Rab Latok Gore-Tex Paclite Plus Jacket Review 2023

Ultralight and super compressible. This new addition to the versatile Latok range means there’s no excuse to pack a hard shell.


  • Super lightweight
  • Compresses into small spaces
  • Minimalist in style


  • Not very robust

In our recent Introduction to Winter Mountaineering, we featured the excellent Rab Latok Mountain Gore-Tex Pro Jacket. This has proved an invaluable hardshell throughout the winter, but with more spring-like conditions on the horizon, it’s time to start thinking about lighter packs and more benign conditions.

Enter the new Rab Latok Gore-Tex Paclite Plus Jacket. Sitting firmly in the three-season hardshell category and with a minimalist cut and features it’s sure to become a firm favourite in spring and summer adventures. Think baselayer, softshell, insulating gilet and then a hardshell for when the showers zoom in or the wind gets up. A pretty perfect laying system for a spring day with a reasonable forecast.

The jacket is made using Gore-Tex Paclite Plus 2.5L material, this offers more durability than standard Paclite and is more suited to Mountaineering and climbing as it has an abrasion-resistant coating on the inner surface. It also has good stretchability, offering excellent movement freedom for climbing moves. In practice it is super light, weighing at 257g (CHECK ON SCALES) and easy to wear. The breathability is good for Gore-Tex and on most days it was able to cope when I was wearing a fleece. It was a very effective windproof layer and I didn’t hesitate to deploy it on summits and ridges. You will need to note that the minimalist design doesn’t mean it skimps the features, the jacket comes complete with pit zips for improved ventilation options. The jacket relies on the Gore-Tex to disperse sweat and I found that with a little experimentation, I found that a mid-layer fleece worked best. A softshell had me overheating in no time. 

Perfect as an extra layer on cool, breezy days. I found it worked best with a midlayer fleece. Thorn Crag summit LDNP, Gimmer Crag can be seen on the right and Harrison Stickle in the distance.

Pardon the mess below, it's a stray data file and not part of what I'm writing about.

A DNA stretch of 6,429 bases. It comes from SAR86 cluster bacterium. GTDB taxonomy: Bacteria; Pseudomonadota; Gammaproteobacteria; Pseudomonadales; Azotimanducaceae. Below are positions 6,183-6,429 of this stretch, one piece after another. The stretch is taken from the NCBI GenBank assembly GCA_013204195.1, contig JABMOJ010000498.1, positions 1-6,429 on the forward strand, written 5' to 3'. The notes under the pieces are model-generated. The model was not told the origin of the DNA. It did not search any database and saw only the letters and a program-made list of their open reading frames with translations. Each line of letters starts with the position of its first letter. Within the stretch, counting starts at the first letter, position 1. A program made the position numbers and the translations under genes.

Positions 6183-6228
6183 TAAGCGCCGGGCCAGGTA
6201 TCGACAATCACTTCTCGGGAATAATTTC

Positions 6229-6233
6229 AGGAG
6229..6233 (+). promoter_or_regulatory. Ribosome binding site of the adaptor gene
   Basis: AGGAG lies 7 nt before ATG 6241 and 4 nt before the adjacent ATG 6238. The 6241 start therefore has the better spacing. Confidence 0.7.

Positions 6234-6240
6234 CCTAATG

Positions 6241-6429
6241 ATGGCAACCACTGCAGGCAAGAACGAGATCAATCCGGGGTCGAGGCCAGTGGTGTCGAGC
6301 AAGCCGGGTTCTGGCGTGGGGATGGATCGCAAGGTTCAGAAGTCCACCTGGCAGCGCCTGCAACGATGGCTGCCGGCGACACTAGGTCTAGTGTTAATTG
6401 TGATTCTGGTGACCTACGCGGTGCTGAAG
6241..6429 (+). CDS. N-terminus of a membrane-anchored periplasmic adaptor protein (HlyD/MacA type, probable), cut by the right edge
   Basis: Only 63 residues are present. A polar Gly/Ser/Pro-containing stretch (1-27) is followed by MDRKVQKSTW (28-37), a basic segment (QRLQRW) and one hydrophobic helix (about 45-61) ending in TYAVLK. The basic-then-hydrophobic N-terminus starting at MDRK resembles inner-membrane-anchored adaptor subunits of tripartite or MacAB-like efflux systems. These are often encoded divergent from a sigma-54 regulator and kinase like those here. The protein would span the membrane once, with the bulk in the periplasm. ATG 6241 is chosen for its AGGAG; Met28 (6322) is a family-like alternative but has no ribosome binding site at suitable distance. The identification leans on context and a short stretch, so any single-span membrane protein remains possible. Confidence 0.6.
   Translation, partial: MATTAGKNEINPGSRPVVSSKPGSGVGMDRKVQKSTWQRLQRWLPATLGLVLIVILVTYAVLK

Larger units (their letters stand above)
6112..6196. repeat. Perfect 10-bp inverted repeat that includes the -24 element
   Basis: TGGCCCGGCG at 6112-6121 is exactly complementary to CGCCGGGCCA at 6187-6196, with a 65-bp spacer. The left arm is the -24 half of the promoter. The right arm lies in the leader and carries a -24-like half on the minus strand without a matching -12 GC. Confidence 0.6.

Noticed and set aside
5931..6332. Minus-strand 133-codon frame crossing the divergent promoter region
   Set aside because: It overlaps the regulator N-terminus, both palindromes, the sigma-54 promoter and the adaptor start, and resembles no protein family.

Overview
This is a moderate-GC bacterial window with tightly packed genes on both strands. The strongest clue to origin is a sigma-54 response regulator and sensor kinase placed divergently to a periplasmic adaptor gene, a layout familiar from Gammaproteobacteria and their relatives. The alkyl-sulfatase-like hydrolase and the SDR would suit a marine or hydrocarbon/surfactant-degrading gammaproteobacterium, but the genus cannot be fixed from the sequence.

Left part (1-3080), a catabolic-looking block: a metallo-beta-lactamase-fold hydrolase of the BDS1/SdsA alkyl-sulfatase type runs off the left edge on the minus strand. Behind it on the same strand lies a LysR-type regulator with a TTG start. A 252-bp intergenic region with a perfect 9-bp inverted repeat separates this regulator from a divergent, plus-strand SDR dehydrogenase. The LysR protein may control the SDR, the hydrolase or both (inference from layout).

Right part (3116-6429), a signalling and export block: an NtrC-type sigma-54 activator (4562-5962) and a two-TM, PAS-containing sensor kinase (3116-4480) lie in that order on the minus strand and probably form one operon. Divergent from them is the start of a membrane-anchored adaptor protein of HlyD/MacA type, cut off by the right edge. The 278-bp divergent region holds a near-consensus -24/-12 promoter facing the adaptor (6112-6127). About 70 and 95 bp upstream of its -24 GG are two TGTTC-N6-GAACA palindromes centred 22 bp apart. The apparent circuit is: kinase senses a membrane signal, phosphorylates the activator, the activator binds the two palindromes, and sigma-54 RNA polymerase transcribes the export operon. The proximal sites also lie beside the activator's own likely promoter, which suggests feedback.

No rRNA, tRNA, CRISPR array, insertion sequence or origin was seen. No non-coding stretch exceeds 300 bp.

In terms of waterproofing ability the Latok Paclite Plus worked well. The DWR beaded rain well and even in driving rain the jacket performed great. Any damp feelings were more to do with cooling sweat, in colder conditions I did find some condensation forming on the inside, but there are very few hardshell jackets out there that work perfectly. Indeed, in all my years reviewing hardshell jackets, I have never been ‘dry’ when hiking in rainy or snowy conditions. The jacket works perfectly well for the activities I have been using it for. It stays in my pack and is deployed when I see the weather begin to change. When it clears up it comes off and back into the pack. So definitely late Spring through to early Autumn, saving a full mountain hardshell for winter.

There is only one pocket on the Latok Paclite Plus, a large chest pocket. Plenty big enough to stash gloves, a small map, compass, phone or any other small items that you need to hand or temporarily stash for belaying. It’s not big enough to show a full 1:25000 OS  laminated map, but it is plenty big enough for the sort of map you might carry on a light and fast type of day. A BMC Mountain Map or a Harvey’s XT40 for instance. It will hold a smaller style climbing guide but these days I carry a photocopy or phone image of a route. It’s finished with a glove-friendly zip tag. So, a good idea and fits in with the minimalist style. I don’t feel I need two hand pockets as I’m only e petting to be using the jacket in an ‘emergency’ type situation.

The large chest pocket was plenty big enough to stash gloves, food and or a folded map/route description.

You would expect Rab to design a quality hood and the hood on the Latok Paclite Plus doesn’t disappoint. Easily adjusted using the cord toggles and a wired hood means it can be fitted quickly over a hat or cap and it stays in position. It is fully helmet compatible so will fit over most modern climbing helmets and offers unrestricted head movement, especially upwards. The hood works equally as well as the Latok Mountain Jacket I’ve been using through the winter.

The fully adjustable hood works well with caps, beanies, climbing and cycling helmets.

Finally, the jacket is finished with a fully YKK Aquaguard zip on the body, pocket and pit zips. Cuff adjustment with hook and loop fastening, the sleeves are extended to fit over gloves and dual-sided hem adjustment for a precise closure against the cold. There is also an embroidered Rab logo and reflective flashing, although I would have liked this larger and more prominently placed.

So, the Rab Latok Gore-Tex Paclite Plus Jacket is a great addition to the Latok family of waterproofs. It’s super light,  o pressed to fit into a tiny pack space. The minimal design does not skimp on useful features and you’ll find it a very handy three-season shell to add to your adventure kit list.

The Rab Latok Gore-Tex Paclite Plus comes in two colour options and sizes S – XXL.

The SRP is £250 and it can be bought directly from Rab UK and specialist retailers.

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